Dinners I’m supposed to go to dinner I already went I go again & again in long addresses in long dresses, tom, we take acid before a dinner & then lose track, or, take acid before a dinner then lose track, somebody’s father, strait-laced I’m strait & laced in long dresses my camera with me, the gas man comes he says this is a conceptual piece lacking conceptual data & he says I got no expectations (100)
As in the wordplay of the “Kathleen” sequence, here the transition from “strait-laced” to “I am strait” (or possibly “straight”) is sequentially associative, but when the gas man steps in as art critic, we appear to be in the realm of dream, in which memory loops back. At the same time, the book also suggests its procedure flattens the value of experience:
What’s the difference who’s in charge: when our experience is increased by the addition of observations which were future, down the road & reflections to infinity, but are now past, we seek once more to order in the same manner our increased volume of experience: when it’s this bright it’s just as well to look at them small, how, can you see that? But in this increased volume all experience is of equal value, that which was future, reflections to infinity, is in no way different from that which was past, for all is now past (55-56)
Recalling her observation that the experiment can go “too far,” Mayer suggests that all experience may have become equivalent in Memory. Or it may merely be a dry observation, rather than a qualification of the impulses or outcome of her work.
When Mayer narrates the process of putting Memory together, she indicates the way the repetitive operations of sifting through her material for the project can lead to incessant and circular dismantling:
ed left the city this morning to pick up the stuff as I might be able to recreate later recreate later from this & in my mind I would re-argue reascend reassemble & there was a reassembly & I would reassert & there was a reassertion & I would reassess reassign reassimilate, there was a reassimilation & I would reassume & there was a reassumption & I would reattach & there was a reattachment & I would reattack reattempt reawaken rebloom & I would reblossom reboil rebuild & something was rebuilt & I would rebury. (60)
The only thing missing here is the object: Mayer’s text does not specify (here) what is being re-argued, reascended, reassembled, reasserted, reassessed, reassimilated, reattached, and so forth. Unless that thing is the self: the primary object in this paragraph is the ‘I.’ Mayer suggests repetitive actions as the cyclical operations of the subject, who continues to “rebloom” and be “rebuilt” only to be “reburied” – submerged under the masses of quotidian detail. For the gallery installation, Mayer assembled her photographs, then used the lecture to reassemble the events as filtered through her own conscious memory and scenes from a remembered unconscious realm, further textualizing the already palimpsestic nature of experience in this documentary recreation.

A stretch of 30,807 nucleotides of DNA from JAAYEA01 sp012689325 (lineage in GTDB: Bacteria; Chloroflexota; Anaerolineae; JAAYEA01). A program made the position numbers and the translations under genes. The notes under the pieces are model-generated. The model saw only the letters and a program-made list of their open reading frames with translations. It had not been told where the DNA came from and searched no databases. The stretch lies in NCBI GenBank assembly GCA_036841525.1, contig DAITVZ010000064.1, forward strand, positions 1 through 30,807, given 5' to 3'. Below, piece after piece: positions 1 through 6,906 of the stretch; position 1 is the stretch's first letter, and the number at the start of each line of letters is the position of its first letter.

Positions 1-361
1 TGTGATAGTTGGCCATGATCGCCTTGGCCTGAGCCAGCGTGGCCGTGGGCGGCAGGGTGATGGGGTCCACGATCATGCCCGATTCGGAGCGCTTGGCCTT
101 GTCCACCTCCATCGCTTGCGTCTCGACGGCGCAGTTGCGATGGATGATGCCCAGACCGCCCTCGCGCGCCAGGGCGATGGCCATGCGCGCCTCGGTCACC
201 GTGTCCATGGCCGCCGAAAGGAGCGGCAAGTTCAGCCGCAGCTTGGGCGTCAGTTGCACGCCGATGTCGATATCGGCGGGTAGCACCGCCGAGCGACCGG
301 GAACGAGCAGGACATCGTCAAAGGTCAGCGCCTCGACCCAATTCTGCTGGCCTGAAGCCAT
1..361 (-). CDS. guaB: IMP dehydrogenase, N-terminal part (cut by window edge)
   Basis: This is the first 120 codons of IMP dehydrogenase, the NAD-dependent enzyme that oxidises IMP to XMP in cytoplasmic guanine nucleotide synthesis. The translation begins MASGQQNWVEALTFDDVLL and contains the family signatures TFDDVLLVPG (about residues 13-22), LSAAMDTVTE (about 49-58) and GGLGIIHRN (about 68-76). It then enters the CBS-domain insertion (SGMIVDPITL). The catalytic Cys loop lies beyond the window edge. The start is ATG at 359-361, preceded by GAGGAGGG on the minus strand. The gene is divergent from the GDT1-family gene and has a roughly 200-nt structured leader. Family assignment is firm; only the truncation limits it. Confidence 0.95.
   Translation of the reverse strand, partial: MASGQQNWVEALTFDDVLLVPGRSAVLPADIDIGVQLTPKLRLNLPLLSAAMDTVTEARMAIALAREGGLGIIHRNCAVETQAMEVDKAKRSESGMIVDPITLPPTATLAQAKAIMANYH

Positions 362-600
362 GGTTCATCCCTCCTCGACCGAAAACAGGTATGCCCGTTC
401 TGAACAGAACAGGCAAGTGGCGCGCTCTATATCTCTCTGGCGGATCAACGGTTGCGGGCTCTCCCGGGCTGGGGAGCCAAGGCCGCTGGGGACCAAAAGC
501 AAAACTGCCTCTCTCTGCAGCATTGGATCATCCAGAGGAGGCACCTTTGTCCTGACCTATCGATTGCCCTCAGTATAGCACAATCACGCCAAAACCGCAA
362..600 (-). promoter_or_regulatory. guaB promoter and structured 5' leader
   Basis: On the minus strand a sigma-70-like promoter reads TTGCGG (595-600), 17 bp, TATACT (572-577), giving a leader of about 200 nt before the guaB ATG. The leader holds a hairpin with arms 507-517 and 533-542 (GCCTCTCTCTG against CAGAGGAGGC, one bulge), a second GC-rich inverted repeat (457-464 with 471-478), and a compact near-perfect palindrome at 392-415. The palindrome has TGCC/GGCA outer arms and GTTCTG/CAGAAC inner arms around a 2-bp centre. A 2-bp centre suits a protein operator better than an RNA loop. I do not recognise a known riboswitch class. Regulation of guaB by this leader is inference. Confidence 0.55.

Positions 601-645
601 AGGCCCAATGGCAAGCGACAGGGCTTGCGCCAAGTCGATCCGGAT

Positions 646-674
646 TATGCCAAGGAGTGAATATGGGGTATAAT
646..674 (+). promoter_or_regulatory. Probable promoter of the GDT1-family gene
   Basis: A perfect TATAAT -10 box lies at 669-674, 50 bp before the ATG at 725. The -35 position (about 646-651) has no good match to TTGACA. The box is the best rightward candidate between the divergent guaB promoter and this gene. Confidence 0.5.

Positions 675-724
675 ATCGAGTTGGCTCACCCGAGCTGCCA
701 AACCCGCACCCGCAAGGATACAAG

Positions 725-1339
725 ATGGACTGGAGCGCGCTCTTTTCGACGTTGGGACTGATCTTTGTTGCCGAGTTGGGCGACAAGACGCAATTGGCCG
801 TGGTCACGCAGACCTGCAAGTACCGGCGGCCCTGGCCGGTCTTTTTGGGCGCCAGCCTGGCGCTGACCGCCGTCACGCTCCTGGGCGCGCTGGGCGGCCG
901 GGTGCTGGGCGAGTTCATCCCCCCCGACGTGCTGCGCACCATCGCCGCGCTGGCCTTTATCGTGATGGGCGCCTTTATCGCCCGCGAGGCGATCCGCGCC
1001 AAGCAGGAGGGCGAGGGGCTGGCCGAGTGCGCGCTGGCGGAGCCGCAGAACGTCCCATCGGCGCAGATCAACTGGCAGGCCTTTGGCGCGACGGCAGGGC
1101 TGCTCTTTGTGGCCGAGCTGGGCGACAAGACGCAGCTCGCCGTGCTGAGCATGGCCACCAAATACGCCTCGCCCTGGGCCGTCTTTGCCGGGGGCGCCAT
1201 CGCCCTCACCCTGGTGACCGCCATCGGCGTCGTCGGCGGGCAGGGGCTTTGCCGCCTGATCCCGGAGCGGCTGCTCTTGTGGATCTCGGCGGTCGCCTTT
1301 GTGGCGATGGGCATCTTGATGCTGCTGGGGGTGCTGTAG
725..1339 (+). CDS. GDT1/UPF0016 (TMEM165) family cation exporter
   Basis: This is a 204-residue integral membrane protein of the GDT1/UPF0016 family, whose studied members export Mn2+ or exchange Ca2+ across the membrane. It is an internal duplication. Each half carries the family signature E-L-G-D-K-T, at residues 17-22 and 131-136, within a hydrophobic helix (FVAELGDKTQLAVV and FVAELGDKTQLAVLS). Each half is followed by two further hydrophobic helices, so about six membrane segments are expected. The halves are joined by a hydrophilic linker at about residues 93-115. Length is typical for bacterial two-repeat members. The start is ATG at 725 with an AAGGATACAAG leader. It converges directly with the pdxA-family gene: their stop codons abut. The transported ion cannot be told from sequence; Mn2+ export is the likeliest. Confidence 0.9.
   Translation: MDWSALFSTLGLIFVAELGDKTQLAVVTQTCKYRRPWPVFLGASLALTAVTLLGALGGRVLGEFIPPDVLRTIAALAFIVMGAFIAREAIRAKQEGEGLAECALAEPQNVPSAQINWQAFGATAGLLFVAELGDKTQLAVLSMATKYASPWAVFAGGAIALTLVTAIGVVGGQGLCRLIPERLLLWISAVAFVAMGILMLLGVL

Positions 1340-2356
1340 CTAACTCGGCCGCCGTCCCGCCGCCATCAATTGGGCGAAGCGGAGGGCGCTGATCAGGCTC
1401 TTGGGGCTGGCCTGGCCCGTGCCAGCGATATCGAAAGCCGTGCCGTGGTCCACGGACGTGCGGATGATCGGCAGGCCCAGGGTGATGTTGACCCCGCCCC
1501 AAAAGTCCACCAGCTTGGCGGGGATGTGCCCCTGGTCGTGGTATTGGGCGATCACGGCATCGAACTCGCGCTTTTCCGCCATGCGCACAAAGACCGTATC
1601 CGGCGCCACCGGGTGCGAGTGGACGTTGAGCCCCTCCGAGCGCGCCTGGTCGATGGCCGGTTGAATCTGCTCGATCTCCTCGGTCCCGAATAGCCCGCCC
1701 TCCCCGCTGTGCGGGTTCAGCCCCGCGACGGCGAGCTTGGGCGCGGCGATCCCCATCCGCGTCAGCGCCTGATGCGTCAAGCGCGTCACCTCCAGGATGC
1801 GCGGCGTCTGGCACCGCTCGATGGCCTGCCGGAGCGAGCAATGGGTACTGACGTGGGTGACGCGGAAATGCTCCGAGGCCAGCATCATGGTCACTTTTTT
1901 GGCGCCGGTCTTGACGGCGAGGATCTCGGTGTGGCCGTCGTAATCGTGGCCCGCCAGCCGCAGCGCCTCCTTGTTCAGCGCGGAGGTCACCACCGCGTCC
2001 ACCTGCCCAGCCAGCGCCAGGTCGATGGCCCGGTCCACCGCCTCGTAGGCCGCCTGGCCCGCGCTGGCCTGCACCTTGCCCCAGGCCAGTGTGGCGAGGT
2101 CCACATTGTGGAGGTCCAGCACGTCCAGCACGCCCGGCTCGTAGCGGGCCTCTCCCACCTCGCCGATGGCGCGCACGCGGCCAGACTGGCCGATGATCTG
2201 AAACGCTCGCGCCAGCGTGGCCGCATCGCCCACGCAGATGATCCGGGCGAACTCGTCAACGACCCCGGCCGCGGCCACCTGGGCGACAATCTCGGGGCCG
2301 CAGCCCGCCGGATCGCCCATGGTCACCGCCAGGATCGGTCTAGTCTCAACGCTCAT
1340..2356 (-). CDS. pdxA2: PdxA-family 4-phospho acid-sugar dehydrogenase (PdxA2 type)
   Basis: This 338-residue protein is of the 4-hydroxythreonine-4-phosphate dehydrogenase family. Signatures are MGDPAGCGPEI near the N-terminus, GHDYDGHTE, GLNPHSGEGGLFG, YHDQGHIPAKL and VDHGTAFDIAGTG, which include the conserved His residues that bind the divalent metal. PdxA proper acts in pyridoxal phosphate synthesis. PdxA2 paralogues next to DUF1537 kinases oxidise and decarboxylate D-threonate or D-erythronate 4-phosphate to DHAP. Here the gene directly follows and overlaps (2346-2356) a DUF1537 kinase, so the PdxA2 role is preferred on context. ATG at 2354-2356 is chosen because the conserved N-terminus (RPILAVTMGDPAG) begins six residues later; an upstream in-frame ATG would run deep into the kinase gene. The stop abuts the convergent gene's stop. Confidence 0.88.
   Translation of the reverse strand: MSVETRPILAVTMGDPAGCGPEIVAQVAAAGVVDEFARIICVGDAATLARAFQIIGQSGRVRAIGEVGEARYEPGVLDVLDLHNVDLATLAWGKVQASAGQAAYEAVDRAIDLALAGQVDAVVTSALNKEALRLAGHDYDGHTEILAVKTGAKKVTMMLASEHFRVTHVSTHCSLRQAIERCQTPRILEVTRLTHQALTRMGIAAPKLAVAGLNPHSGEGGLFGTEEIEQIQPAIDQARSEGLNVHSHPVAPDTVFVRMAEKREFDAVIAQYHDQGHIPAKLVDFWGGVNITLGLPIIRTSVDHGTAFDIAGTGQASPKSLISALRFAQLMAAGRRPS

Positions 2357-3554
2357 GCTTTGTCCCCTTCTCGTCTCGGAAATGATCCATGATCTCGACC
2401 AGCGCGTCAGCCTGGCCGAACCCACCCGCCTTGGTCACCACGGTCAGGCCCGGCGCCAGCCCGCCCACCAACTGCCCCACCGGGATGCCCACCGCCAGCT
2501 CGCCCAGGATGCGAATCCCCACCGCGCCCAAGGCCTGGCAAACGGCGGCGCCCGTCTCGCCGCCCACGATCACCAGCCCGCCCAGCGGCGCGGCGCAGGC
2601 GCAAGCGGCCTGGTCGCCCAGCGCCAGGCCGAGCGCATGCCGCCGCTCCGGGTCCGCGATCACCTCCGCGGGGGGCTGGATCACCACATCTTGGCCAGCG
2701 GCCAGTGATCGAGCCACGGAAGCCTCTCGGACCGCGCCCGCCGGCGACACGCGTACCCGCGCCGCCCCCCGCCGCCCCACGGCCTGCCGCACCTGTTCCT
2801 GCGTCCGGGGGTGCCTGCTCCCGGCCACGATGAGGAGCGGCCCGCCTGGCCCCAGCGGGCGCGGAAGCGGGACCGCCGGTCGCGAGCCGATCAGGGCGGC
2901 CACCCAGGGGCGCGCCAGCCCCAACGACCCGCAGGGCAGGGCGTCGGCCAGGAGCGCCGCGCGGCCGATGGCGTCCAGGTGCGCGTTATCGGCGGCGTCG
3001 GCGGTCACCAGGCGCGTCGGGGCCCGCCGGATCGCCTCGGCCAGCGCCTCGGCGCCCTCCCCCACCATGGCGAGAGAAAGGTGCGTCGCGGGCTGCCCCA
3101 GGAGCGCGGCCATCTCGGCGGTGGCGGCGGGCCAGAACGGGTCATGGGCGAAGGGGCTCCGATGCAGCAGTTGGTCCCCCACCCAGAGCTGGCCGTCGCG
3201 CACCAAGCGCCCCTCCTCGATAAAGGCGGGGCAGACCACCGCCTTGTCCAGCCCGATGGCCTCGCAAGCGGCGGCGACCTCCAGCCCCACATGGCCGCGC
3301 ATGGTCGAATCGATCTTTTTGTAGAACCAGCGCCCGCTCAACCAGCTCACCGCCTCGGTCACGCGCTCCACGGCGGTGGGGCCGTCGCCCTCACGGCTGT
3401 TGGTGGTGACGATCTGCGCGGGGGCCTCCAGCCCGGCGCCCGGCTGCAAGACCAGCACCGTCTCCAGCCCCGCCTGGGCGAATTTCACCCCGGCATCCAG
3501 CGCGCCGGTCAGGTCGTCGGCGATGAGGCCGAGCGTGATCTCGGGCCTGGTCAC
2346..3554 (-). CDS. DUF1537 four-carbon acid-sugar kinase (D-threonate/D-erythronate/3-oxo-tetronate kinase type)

Mayer suggests that gaps in memory add to the cyclical and interrupted quality of this processed subjecthood. Memory has its limits: “that’s the extent of memory, I caught it, I caught up with it” (67). On July 10, addressing either a specific reader or a generalized “you,” Mayer signals the reader’s agency in assimilating first-person information and making it aesthetically coherent:
I make a design writing this & later I make something this time out of remembering but later out of not remembering or doing it backwards including hallucinations & all liquid clear distillations of what is it? ice as if you try to remember by will & a choice is here the instant you do: I’ll remember the instant, you dont have to you dont have to remember not memory but snap beyond “the past is so dead for me I have no way of checking on it” (70)